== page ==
Over the last year, the messages team has been working to make it easier to have one on one conversations with your friends. In November, we launched the new messages, which brings together your chats, texts, emails and messages all in one place.
Today I’m excited to introduce video calling and other improvements to chat.
As expected, Facebook is announcing video-chat and group chat improvements today. We’ll see what else they have to say, if anything, as the event progresses. CNET has a live-blog of the event happening here. So far, this isn’t exactly “awesome” stuff they are announcing.
Update 10:45AM - that’s it. Nothing else to announce. I am completely underwhelmed.
Facebook is having an event Wednesday, and one report says it will be to announce a partnership with Skype to support video chat.
In a post today, TechCrunch cited “a source with knowledge of the partnership” that Facebook will introduce an in-browser video-chatting feature that is “powered by Skype.”
I guess we will find out on Wednesday what is up Mark Zuckerberg’s sleeve. I’m not sure that video chat integration is that “awesome”, since you can list your Skype info on your Facebook profile already, if you wish. Facebook chat isn’t exactly the smoothest chat experience available. I’m also curious as to how Facebook will deal with the bandwidth requirements.
Skype Technologies SA, the Internet- calling service being bought by Microsoft Corp. (MSFT), is firing senior executives before the deal closes, a move that reduces the value of their payout, according to three people familiar with the matter.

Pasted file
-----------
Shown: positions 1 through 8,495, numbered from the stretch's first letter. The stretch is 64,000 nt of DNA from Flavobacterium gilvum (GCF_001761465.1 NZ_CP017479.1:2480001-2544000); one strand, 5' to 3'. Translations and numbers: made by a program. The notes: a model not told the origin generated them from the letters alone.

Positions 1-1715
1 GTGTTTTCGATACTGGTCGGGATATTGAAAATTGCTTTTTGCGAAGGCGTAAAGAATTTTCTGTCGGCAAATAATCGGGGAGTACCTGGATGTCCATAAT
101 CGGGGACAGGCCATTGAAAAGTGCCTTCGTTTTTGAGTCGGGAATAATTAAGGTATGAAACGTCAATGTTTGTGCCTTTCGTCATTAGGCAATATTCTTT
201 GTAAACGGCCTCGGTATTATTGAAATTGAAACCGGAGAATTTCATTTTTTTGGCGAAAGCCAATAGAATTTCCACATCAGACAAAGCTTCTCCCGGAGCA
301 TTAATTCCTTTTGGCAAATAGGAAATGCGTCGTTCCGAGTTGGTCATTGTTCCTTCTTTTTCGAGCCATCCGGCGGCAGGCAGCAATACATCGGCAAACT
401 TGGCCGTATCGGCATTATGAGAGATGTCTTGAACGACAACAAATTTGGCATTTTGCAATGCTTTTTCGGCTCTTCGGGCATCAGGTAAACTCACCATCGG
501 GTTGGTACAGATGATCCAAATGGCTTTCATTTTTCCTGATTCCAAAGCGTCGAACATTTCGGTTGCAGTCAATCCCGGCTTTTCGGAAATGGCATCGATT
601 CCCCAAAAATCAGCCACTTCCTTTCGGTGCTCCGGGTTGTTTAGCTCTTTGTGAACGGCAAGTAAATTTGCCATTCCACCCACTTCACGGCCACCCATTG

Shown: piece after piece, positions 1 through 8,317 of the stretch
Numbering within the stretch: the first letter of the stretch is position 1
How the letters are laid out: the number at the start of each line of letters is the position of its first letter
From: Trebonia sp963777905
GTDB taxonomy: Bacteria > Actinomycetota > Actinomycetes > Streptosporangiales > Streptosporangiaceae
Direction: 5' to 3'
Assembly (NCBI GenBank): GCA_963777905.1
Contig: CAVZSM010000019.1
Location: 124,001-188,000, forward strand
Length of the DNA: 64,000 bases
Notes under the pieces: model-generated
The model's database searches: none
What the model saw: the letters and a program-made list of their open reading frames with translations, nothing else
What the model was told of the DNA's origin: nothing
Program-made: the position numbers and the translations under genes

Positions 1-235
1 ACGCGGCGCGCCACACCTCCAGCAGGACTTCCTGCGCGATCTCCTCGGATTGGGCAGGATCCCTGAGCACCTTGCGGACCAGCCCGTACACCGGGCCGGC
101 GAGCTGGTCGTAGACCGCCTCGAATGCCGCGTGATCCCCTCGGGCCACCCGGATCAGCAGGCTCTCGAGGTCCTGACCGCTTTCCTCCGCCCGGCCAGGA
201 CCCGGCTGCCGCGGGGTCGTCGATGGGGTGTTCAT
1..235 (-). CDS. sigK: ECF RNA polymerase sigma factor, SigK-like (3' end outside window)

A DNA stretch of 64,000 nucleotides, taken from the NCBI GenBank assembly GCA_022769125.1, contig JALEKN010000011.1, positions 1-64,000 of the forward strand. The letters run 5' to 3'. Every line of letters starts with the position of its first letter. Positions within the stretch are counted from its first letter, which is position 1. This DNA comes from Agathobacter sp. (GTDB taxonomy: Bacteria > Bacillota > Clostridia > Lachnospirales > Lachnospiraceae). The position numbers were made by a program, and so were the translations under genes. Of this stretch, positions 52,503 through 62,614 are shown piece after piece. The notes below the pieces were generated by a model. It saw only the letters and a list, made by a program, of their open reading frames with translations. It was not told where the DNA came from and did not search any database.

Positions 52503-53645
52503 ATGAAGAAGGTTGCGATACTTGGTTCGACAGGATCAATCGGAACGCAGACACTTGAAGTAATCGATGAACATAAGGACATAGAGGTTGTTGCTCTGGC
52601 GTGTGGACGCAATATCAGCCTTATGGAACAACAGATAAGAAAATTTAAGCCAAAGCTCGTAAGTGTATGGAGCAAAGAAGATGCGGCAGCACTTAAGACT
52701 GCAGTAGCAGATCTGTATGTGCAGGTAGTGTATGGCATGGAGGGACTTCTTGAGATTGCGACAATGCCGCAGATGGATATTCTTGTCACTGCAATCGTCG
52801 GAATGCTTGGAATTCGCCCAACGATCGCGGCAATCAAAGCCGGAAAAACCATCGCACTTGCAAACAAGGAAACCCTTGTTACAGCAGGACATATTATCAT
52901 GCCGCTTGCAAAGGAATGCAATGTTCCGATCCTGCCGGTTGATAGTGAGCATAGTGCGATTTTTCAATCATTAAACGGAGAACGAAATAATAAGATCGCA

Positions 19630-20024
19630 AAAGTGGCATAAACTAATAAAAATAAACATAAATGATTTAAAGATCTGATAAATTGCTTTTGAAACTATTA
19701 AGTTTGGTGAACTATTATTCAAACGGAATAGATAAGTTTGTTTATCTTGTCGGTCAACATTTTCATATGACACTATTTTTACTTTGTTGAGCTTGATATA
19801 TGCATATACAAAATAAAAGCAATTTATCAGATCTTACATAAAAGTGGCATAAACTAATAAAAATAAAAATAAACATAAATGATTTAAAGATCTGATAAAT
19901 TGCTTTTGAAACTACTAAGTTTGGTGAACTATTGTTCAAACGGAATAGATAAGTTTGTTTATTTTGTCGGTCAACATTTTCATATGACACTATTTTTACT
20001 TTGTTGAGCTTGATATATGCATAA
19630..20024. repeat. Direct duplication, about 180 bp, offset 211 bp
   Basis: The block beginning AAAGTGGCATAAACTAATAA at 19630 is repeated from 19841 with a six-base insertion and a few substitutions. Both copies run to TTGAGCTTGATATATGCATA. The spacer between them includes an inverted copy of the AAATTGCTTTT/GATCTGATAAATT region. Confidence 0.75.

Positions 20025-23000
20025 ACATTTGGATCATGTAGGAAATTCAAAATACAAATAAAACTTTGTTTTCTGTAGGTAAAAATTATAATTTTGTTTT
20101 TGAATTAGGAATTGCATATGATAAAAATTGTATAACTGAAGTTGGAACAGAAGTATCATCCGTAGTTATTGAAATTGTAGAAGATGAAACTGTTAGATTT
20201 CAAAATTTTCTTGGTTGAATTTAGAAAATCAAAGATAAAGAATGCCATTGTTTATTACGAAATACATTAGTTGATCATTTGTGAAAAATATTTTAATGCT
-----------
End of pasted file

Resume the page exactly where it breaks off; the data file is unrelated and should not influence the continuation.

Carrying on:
Vice Presidents David Gurle, Christopher Dean, Russ Shaw and Don Albert were dismissed from the Luxembourg-based company, said the people, who requested anonymity because the departures aren’t public. Chief Marketing Officer Doug Bewsher and Anne Gillespie, head of human resources, were also fired. Executives Ramu Sunkara and Allyson Campa, from the 2011 Qik purchase, were also let go.
I wonder if anyone besides the founders of Skype were happy about this buyout? If they were, I would assume that they are less excited now…
If this is the official position, this is downright evil. If not, the head of the Russian Microsoft should go.
Most people like Skype because it’s cheap. In Russia, like other countries with an overzealous security service, Skype is seen as a necessary tool by human rights activists, who count on it being free of nosy eavesdroppers. Now that might all change, thanks to Microsoft, which bought Skype for $8.5 billion last month.
“I would like to do that,” Microsoft Russia head Nikolai Pryanishnikov told Interfax when asked if he would hand over Skype’s encryption code to the FSB. He said that no such talks, however, were currently underway.